Tory Tepp’s work has broadly focused on exploring and reestablishing metaphysical connections between social and environmental ecologies that shape communities. His most recent work focuses on the intersection of land art, agriculture, and eco-literacy. He received his BFA in painting from Parson’s, the New School for Design in New York City. In 2009, he earned his MFA in public practice as part of the inaugural class of Suzanne Lacy’s Public Practice program at Otis College of Art and Design in Los Angeles. After a temporary relocation to New Orleans, Tory assumed the role of the driver of a vintage armored car for Mel Chin’s Fundred Dollar Bill Project and proceeded on a 19,000-mile journey around the country representing the project. This led to the development of an itinerant art practice that kept him on the road, working from project to project, in New Orleans, Milwaukee, Los Angeles, Death Valley, Colorado, and the High Sierra Mountains. He currently splits his time between Sauk County, Wisconsin, and the Tampa Bay area in Florida.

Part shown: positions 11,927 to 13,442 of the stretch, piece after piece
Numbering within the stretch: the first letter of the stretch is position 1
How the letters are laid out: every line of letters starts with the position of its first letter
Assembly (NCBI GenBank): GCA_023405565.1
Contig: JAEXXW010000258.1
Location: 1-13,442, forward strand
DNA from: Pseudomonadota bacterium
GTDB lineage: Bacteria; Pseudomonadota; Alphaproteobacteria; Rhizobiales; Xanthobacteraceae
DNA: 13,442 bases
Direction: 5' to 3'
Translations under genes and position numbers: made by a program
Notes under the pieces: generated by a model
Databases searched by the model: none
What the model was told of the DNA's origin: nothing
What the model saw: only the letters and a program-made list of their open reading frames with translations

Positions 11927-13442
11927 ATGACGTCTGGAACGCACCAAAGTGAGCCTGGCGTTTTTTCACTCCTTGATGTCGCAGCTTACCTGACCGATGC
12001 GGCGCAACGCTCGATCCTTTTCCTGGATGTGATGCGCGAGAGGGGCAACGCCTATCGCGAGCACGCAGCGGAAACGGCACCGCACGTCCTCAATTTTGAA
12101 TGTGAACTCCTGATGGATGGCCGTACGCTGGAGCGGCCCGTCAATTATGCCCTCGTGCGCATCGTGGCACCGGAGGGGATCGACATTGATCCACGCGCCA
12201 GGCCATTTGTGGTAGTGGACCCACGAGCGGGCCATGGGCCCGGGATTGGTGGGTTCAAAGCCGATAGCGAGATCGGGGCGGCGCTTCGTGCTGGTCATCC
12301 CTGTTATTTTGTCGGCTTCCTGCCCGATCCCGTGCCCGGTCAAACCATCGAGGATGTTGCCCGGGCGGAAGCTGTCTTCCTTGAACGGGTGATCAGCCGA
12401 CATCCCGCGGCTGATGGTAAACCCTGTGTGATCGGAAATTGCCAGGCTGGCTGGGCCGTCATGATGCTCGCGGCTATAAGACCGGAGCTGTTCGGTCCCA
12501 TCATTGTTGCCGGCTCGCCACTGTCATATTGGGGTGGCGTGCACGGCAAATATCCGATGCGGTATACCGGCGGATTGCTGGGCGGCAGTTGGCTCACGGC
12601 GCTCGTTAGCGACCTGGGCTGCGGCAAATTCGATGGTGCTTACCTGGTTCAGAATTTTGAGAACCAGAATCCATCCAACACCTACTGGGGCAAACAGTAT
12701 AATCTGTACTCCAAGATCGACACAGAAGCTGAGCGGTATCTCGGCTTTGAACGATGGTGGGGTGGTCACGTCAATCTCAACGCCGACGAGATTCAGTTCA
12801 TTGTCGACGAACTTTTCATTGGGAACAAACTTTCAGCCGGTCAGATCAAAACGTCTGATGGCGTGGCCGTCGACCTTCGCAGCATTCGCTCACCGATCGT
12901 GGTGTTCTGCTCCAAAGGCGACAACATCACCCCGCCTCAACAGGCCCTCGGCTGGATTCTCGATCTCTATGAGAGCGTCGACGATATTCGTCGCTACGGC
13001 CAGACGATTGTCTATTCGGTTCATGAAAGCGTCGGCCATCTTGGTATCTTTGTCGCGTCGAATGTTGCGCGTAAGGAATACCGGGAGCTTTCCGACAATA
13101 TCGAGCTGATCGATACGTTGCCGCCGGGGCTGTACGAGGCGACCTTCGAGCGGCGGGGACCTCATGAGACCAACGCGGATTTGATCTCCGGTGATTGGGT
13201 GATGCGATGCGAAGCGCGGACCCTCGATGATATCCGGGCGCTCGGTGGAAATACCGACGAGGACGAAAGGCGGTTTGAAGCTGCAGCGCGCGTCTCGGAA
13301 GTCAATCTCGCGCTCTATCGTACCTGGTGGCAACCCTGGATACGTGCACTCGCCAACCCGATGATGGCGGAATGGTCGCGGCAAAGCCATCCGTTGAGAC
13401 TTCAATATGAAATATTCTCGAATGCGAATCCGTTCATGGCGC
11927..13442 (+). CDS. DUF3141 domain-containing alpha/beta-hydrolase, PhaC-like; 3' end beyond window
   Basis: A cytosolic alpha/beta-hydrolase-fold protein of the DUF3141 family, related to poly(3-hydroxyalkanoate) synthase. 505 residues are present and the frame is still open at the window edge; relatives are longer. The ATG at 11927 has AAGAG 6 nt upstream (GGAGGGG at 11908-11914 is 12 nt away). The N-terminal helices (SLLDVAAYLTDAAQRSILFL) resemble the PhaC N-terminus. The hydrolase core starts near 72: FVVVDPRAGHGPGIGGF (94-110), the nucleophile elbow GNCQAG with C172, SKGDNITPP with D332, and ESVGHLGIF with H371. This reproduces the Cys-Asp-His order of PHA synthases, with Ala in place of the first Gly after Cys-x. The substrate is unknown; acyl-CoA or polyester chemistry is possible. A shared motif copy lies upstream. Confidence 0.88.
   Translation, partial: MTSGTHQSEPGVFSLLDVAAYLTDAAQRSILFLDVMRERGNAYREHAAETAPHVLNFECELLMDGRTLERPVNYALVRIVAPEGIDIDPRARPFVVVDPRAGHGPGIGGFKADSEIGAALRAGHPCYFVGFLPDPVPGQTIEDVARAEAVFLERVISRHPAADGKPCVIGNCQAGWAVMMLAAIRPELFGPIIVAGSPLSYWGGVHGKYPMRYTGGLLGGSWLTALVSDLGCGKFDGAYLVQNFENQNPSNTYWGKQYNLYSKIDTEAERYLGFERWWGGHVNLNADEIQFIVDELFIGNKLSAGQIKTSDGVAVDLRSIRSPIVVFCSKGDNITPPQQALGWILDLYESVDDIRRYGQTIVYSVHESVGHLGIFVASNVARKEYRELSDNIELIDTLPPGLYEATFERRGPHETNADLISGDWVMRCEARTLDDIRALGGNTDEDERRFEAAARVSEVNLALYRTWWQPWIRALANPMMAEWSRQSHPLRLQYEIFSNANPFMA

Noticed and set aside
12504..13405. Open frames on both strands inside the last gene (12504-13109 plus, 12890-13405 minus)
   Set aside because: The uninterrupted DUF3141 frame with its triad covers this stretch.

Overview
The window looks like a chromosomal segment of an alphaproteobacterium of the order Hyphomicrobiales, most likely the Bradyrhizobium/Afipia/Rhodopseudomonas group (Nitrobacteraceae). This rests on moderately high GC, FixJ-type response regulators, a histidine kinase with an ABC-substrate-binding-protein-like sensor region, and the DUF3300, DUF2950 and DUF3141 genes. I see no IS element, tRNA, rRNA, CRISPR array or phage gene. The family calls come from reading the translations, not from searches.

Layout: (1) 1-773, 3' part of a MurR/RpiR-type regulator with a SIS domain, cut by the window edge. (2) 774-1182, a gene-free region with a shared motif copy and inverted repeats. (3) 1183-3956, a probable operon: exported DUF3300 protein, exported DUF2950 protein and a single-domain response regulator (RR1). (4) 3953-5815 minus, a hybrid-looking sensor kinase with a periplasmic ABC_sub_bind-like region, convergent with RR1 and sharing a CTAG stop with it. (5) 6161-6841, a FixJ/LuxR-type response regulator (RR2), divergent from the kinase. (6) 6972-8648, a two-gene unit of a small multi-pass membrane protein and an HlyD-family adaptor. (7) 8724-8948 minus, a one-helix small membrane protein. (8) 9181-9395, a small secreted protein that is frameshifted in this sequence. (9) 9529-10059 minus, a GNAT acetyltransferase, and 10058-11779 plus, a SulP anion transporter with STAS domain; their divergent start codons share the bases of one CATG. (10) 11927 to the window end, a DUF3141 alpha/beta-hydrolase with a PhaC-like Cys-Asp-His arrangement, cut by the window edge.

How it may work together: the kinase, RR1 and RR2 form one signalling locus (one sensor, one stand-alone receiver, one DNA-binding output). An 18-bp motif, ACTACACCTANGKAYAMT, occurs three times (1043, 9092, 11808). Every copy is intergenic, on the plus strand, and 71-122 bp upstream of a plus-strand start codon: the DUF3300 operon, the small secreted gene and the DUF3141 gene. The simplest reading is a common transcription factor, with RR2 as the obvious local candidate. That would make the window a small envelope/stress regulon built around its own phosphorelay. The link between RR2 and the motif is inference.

The Sauk County ARK. An earthen ship built from old farm detritus rises from the land, perched atop the four acres of Kernza, at once a shipwreck harkening back to old agricultural practice and a vessel heralding the possibilities of regenerative agricultural practices. The ARK, agricultural recon kraft, is at once sculpture, a garden and a public space, intended to be inhabited, perhaps for conversations or reflection upon the nature of this environment, this land. But more than this, the ARK is a series of relationships, between art and agriculture, between the soil and the perennial wheatgrass, between the artists, farmers and cultural generators who are now engaged in a dialogue that will long outlive the earthwork itself.”